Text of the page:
In this chapter we see several sides of Jehu. We see how on the one hand he goes too far by killing people for whom God has not instructed him to kill them. On the other hand, he did not go far enough. He eradicated the Baal service, but not the golden calves, which he continues to serve. He often does the work of God, but pursues actually his own interests. It seems that he is more of an instrument than a servant. He knows how to handle the sword excellently when it comes to judging evil. What he has not learned, however, is to apply the sword, applied in a spiritual sense, to himself.
He is a useful instrument as long as God’s interests correspond to his own. If God’s interests are not in line with his interests, he goes his own way.
1 - 11 Ahab Offspring killed
1 Now Ahab had seventy sons in Samaria. And Jehu wrote letters and sent [them] to Samaria, to the rulers of Jezreel, the elders, and to the guardians of [the children of] Ahab, saying, 2 “Now, when this letter comes to you, since your master’s sons are with you, as well as the chariots and horses and a fortified city and the weapons, 3 select the best and fittest of your master’s sons, and set [him] on his father’s throne, and fight for your master’s house.” 4 But they feared greatly and said, “Behold, the two kings did not stand before him; how then can we stand?” 5 And the one who [was] over the household, and he who [was] over the city, the elders, and the guardians of [the children], sent [word] to Jehu, saying, “We are your servants, all that you say to us we will do, we will not make any man king; do what is good in your sight.” 6 Then he wrote a letter to them a second time saying, “If you are on my side, and you will listen to my voice, take the heads of the men, your master’s sons, and come to me at Jezreel tomorrow about this time.” Now the king’s sons, seventy persons, [were] with the great men of the city, [who] were rearing them. 7 When the letter came to them, they took the king’s sons and slaughtered [them], seventy persons, and put their heads in baskets, and sent [them] to him at Jezreel. 8 When the messenger came and told him, saying, “They have brought the heads of the king’s sons,” he said, “Put them in two heaps at the entrance of the gate until morning.” 9 Now in the morning he went out and stood and said to all the people, “You are innocent; behold, I conspired against my master and killed him, but who killed all these? 10 Know then that there shall fall to the earth nothing of the word of the LORD, which the LORD spoke concerning the house of Ahab, for the LORD has done what He spoke through His servant Elijah.” 11 So Jehu killed all who remained of the house of Ahab in Jezreel, and all his great men and his acquaintances and his priests, until he left him without a survivor.
The events follow each other in quick succession. Jehu acts energetically. After Jezreel, he also wants Samaria at his side. Seventy sons of Ahab live in Samaria. This will mean all his male offspring which he has conceived with his many wives, and also his grandsons. All these sons are a danger to Jehu’s kingdom. They must therefore be eliminated. He devises a clever plan for this. He sends letters to Samaria, to the city council. The content of his letter is very challenging, there is bravura in it. It is the language of the confident man who knows his own power and also knows the weak spot of his opponent.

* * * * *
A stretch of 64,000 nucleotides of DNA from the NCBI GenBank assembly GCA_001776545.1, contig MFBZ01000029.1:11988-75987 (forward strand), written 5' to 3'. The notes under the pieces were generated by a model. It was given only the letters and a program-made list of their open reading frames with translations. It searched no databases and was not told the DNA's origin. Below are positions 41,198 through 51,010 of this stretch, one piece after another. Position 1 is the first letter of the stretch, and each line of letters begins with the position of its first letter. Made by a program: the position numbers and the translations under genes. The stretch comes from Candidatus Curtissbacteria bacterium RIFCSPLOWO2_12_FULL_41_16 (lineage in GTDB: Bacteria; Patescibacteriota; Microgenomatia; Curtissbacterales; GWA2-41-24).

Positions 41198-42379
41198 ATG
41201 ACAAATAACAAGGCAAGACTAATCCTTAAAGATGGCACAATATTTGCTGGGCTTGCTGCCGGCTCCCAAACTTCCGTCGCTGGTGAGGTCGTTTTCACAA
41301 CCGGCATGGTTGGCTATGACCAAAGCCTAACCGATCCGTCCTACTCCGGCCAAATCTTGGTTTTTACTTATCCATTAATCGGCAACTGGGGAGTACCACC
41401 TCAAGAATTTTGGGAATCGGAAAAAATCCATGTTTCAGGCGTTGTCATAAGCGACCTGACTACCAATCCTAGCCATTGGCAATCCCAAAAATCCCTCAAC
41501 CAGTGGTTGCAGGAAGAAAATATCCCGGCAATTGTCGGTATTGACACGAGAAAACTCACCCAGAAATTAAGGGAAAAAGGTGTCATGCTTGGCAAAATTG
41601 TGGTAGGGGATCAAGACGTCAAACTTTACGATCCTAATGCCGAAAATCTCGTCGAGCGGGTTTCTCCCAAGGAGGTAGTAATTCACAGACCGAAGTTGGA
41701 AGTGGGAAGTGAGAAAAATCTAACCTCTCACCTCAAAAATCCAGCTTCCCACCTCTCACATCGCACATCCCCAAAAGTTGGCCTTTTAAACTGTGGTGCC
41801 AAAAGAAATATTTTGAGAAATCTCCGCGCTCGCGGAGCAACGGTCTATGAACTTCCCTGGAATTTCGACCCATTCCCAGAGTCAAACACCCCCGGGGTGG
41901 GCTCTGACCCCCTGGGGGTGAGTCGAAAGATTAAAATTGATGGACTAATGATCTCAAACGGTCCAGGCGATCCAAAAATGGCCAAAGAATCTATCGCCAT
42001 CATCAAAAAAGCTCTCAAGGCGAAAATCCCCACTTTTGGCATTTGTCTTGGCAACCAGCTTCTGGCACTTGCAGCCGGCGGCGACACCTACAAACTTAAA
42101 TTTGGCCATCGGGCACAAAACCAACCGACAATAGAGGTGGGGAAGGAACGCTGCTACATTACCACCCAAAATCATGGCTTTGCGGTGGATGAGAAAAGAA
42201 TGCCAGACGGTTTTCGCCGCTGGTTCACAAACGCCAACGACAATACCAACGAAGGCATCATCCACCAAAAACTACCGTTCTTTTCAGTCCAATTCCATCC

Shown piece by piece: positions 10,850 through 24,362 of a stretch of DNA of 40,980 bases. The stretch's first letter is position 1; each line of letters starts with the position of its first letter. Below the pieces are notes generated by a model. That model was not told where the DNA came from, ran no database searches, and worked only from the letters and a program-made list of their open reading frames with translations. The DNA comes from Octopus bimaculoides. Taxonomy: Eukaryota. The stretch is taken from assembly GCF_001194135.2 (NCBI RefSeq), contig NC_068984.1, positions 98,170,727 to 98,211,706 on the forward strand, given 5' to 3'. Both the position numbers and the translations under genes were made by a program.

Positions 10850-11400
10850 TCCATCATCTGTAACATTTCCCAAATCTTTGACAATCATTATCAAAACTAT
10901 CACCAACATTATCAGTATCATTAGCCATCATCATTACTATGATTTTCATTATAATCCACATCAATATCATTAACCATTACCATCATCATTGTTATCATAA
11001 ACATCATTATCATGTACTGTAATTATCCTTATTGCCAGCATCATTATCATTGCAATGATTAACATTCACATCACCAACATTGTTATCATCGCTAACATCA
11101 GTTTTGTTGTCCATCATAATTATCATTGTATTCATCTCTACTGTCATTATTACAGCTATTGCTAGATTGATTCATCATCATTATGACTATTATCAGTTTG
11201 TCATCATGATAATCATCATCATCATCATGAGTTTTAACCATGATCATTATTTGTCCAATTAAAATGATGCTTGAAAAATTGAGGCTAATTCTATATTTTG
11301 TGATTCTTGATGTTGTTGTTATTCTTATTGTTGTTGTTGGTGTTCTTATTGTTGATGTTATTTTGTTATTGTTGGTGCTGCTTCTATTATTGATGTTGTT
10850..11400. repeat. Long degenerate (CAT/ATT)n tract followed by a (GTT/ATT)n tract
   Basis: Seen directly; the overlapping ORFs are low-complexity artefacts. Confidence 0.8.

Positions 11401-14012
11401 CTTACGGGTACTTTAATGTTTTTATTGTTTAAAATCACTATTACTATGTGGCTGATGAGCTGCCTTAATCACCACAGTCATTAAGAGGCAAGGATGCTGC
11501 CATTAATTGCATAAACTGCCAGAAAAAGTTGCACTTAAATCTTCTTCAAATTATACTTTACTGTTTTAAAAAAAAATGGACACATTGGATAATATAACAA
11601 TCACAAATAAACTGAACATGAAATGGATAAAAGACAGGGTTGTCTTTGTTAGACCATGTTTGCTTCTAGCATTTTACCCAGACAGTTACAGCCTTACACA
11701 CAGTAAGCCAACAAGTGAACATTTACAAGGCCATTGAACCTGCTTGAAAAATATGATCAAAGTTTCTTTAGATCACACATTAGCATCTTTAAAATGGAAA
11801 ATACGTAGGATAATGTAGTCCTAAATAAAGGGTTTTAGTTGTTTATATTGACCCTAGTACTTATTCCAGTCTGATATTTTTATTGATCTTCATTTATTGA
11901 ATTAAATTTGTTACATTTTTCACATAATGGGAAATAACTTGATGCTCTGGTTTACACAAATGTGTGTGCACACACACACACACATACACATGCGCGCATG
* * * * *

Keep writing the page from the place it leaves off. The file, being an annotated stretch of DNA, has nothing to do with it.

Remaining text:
He speaks to them as people who still see their “lord” in Ahab. He also points out to them their military strength. As capital they have access to “the chariots and horses and a fortified city and the weapons”. His proposal is that they should only put the best of Ahab’s sons on the throne and under his leadership will fight with him. He tells them to appoint a kind of counter king and then, in a fight with him, decide who the real king is.
The fact that Jehu dares to say and present all this shows that he is certain of his case. He knows the sons of Ahab. They are weak guys, just like the leaders of the city. The leaders are men of the kind of elders and distinguished men of Jezreel who have danced to the tune of Jezebel and killed Naboth in response to her letter (1Kgs 21:8-14).
The language of the letter is such that Jehu presents himself as the undisputed king and that whoever dares to dispute it should go ahead. As far as he is concerned, the results are fixed. The choice is up to the leaders of Samaria. Like Jehoram, they will know what kind of man Jehu is, who is known by all as a “furious” rider (2Kgs 9:20), a man who is afraid of nothing and nobody and who goes aside for nothing and nobody. It is possible that the messengers also told how Jehu raced in Jezreel and what fate Jehoram, Ahaziah and Jezebel underwent. In any case, they refer to it as acts that cause terror.
Would they dare to take the sword against such a man? Their mind says they shouldn’t do that. It is much wiser to join Jehu. That is what they do. They let him know that they join him. They do so in words that imply total submission to him. This is exactly what he wants. Now he can use them to exterminate the offspring of Ahab without getting dirty hands himself.